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The global fashion business journal

Sep 29, 20205:57am

Leicester, ground zero: the ultra fast-fashion hub that has shaken up the fashion industry

The British Parliament already alerted a year ago about working conditions in the city, which became the second richest in Europe thanks to its textile industry.

Jul 24, 2020 — 10:00am
Iria P. Gestal
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Leicester, ground zero: the ultra fast-fashion hub that has shaken up fashion industry

 

 

“It is an open secret that some garment factories in places like Leicester are not paying the minimum wage. This must stop.” The Environmental Audit Committee of the British Parliament wrote this in Feb. 2019, way before Leicester was grabbing media attention because of its factories allegedly violating worker’s rights. After The Sunday Times published an investigation reporting on the conditions at a Boohoo supplier in the city, all eyes turned to this small city, but how has Leicester turned into the factory of British ultra fast-fashion kings?

 

Leicester’s relationship with the textile industry dates back to the 19th century . With the industrial revolution and until the end of the 20th century, footwear and, specially, clothing became the main sectors of the city. Thanks to its expanding textile industry, Leicester became the second richest city in Europe in the 1930s. Today, many of those factories have turned into art galleries, offices, or coffee shops. Others host new factories under new names, such as Fashion Point UK or Jaswal Fashions, which produce fast and cheap clothing for the biggest fashion e-tailers.

 

With just over 650,000 inhabitants in its metropolitan area, Leicester is the largest city in the Eastern Midlands and a key logistics hub in the UK. The city houses the headquarters of IBM, Caterpillar, Norton, Walmart, Amazon, DHL, Next and Santander, it has the largest cargo airport in the country and two of the largest distribution parks.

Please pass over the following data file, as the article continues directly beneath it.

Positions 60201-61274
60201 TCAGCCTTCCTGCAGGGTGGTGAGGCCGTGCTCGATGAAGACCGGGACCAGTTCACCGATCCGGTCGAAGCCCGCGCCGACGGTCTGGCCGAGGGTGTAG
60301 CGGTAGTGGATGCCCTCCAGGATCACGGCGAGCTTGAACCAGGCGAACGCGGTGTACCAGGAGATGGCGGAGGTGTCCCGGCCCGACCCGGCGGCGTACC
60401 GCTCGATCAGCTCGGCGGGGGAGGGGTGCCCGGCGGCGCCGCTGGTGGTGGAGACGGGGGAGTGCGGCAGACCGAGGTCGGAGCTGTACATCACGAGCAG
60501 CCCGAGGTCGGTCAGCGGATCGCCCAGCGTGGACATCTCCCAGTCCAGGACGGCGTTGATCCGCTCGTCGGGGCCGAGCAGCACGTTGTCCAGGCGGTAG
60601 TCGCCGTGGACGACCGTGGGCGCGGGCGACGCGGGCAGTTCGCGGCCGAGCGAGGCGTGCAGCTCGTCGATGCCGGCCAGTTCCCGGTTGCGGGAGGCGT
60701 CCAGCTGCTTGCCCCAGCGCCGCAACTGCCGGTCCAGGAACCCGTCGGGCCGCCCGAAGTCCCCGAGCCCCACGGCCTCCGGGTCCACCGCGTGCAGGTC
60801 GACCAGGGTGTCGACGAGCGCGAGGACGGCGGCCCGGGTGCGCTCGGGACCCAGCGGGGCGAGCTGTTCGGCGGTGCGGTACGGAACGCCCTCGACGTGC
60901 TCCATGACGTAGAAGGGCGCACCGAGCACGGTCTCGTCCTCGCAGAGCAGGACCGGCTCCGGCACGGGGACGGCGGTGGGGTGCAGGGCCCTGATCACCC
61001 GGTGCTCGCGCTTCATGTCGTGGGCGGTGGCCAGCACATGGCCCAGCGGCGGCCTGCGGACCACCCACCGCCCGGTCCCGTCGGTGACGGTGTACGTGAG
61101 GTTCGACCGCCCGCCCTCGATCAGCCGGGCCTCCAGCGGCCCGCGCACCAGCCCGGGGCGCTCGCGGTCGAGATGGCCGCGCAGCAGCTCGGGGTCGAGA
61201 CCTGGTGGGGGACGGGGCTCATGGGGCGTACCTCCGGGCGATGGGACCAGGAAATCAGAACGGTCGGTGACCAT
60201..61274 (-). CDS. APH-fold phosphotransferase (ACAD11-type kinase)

This logistical capacity, combined with its history as a textile hub , is what has made Leicester a strategic hub for the so-called ultra fast-fashion. Pure players such as Asos, Boohoo or Missguided are able to replicate the most popular styles on social media in a matter of days thanks to the short lead times of the Leicester factories, which can be speeded up to just two weeks.

 

 

 

 

According to data from the City Council, Leicester has the second largest concentration of textile and clothing producers in the country, with 700 factories and 10,000 workers. Production per week is around a million garments.

 

This information is collected in a report from the Environmental Audit Committee of the British Parliament, which concluded that the current fashion system is unsustainable and that it went so far as to ask to collect a penny for each garment and to implement tax reforms to reduce the environmental impact of the sector.

 

The report also included the statements of the president of the Textile Manufacturer Association of Leicestershire, Saeed Khliji, in which he stated: “none of the retailers are giving us an ethical price. An extra £2 or £2.50 on a garment would sort everything out. Instead they squeeze us for pennies. If they don’t sell everything, they send it back and charge us for the carriage. If we are an hour or 30 minutes late with delivery they fine us £500”. 

 

Asos, Missguided or Boohoo are some of the pure players that produce in the city

 

 

The article in The Sunday Times stated that, in the factory analyzed, the wage was less than 3.5 pounds per hour, while the minimum wage for workers over 25 years old in the UK is 8.72 pounds. The piece also specified that the factory was operational despite the fact that the city was under lockdown by the coronavirus crisis and that it operated without additional hygiene measures or a safety distance.

 

Boohoo responded by saying that he was “shocked and appalled” and that an independent audit would be commissioned. Asos, Zalando and Next, which is based in Leicester, stopped distributing the group's clothes and Quiz stopped sourcing from the city.

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